I’m sick of hearing about women being defined as whether they are ‘real’ or not based on their bodies.
IT’S. DRIVING. ME. BONKERS.
So, I’ve popped my ranty-pants on (read: maternity jeans that I’m still wearing after giving birth seven months ago) to stand up for ALL women, whether they do or don’t have stretch-marks, wobbly bits, big bazoongas, itty-bitty bums, tummy aprons, or chook legs.
And I’ll tell you what’s triggered it: reading an article about an Instagram picture posted by Rebecca Judd, which mentions how “very skinny” she looks. She’s wearing a bikini after giving birth three months ago. Sacre bleu!
And, of course, you know what this means? LET’S PELT STONES AT HER using the oh-so-brave method of online comments. For example:
- “Why are you so skinny, Bec? U looked much better in that red dress at the brownlo your face was fuller…”
- “No boobs?”
- “Need some of these:…” (followed by lots of cake emoticons)
- “Sorry, but clearly that is not a healthy wait much better before.”
Clearly, people need to learn how to spell for starters. Then you know what else? In the words of Joe Dolce: SHADDAP YA FACE.
I don’t know Rebecca Judd personally but from what I can gather, she’s crediting compression pants for her recovery, and I’m sure they did help her tummy muscle separation and pelvic floor. (And let’s not be totally naive: assume there’s a sponsorship agreement in place.)
But her body? Well, I’m going to say something that’s going to shock a lot of people who lurve bursting forth with ‘she’s-not-a-REAL-woman’ type opinions: look at her genetics.
I’ll repeat that for those who missed it: LOOK. AT. HER. GENETICS.
She was slim before having kids. She was slim when baking her kids. She’s now slim after having kids. Duh.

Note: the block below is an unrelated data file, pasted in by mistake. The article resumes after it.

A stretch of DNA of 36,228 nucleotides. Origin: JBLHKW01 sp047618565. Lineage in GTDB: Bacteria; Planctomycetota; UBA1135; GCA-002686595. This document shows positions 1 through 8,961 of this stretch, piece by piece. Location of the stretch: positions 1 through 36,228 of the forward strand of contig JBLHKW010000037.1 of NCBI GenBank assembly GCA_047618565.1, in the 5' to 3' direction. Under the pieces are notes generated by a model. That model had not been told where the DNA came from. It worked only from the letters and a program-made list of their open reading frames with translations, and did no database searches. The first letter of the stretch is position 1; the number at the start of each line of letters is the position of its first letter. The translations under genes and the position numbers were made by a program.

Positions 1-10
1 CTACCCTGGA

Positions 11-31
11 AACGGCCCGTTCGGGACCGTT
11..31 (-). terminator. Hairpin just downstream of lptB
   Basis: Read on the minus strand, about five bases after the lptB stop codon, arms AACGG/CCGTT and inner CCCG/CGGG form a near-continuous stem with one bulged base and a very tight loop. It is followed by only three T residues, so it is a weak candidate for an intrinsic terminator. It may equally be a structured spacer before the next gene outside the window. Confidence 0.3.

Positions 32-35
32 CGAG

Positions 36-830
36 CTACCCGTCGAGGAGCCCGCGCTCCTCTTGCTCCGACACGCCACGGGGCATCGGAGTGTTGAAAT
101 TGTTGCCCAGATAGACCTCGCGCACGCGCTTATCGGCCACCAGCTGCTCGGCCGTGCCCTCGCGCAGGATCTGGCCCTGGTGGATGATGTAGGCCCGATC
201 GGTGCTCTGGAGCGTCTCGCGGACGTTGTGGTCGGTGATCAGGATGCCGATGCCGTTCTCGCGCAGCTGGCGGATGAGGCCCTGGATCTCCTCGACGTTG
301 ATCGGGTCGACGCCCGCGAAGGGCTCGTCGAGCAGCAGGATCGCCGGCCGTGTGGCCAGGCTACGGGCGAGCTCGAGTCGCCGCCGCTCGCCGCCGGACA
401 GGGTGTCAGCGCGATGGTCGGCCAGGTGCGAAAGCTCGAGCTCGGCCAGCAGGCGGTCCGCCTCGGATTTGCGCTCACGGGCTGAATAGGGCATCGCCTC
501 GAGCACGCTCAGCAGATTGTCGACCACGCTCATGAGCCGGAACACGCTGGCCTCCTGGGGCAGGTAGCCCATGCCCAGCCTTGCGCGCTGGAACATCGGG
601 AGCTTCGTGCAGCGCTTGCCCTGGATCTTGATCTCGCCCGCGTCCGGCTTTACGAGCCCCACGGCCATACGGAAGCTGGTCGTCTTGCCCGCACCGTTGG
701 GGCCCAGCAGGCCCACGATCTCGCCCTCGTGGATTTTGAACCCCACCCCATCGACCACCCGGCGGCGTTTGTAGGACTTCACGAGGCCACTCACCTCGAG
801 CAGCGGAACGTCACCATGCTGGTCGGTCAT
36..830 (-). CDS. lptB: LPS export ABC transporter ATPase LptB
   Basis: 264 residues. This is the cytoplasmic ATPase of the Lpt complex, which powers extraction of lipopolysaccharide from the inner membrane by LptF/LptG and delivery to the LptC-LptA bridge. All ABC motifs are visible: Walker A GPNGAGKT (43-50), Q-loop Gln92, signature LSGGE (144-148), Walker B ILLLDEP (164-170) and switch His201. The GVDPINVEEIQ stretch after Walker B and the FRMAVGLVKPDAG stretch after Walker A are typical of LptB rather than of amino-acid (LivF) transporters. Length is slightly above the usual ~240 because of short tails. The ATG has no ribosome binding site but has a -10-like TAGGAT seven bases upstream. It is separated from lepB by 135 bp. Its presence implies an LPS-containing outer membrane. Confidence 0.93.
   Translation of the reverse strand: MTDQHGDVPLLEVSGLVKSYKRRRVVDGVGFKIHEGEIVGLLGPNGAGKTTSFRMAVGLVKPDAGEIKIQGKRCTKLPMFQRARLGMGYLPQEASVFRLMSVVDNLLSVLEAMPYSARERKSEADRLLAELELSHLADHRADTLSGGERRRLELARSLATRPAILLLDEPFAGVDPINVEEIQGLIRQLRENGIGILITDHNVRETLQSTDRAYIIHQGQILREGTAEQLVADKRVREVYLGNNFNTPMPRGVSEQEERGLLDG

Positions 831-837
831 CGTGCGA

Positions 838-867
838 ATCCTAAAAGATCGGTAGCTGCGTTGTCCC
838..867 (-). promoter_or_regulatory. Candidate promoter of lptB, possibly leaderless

Why are we so surprised when some women snap back into shape after having a baby? Types like Kate Middleton, Rachel Finch and Miranda Kerr (and I know for sure Megan Gale will, too) are no more or less ‘real’ than you or me. They get absolutely slammed in the media for *apparently* trying very, very, very hard to get back to their normal after having a baby. I doubt it.
Sure, some ladies do try hard and if they can find the energy and willpower amid the fog of sleep deprivation and attempts to take a shower, then more power to them. But other types are just genetically blessed – it’s that simple. (My grandmother is an example of this, too: six kids within 12 years and her body was the same size at 17 as it was at 70.)
I speak as someone who put on 23kgs with both my pregnancies, and I still have five kilos to lose. And yes, I do want to lose them because, quite frankly, a muffin top is uncomfortable. I have cellulite. My tummy isn’t as firm as it was. My arms tended towards fadoobada potential for a while there. Pretty sure I would fail the pencil test.
Does that make me more ‘real’ than the afore-mentioned ladies? No, it does not.
If the ‘real’ tag was simply about airbrushing and Photoshop – I can understand if people want to know if there have been touch-ups. Personally, I could not care less and you can be assured that if ever I was to appear in a mag I’d want as much airbrushing as possible. Sue me. (It’s no different than using photo filters on phones, peeps.)
In saying all of this, let me make it very clear I am 100 per cent behind seeing all shapes and sizes in the media and on catwalks, but just don’t say a Size 16 woman is more ‘real’ than a Size 6 one. Because here’s some basic biology: if you breathe and are a women, you’re real.
If you’re a pear-shaped Size 18; you’re real.
If you’re a column-shaped Size 4; you’re real.
If you’re an apple-shaped Size 10; you’re real.
If you still wear maternity jeans three years after growing an entire human; you’re real.
If you want to rock a bikini three months after growing an entire human; guess what? STILL. REAL.
Please think before you tag women as being ‘real’, because whether they’ve got a thigh gap or not, or whether they’re famous or not, I can guarantee you they still have feelings. Thanks in advance — that would be unreal.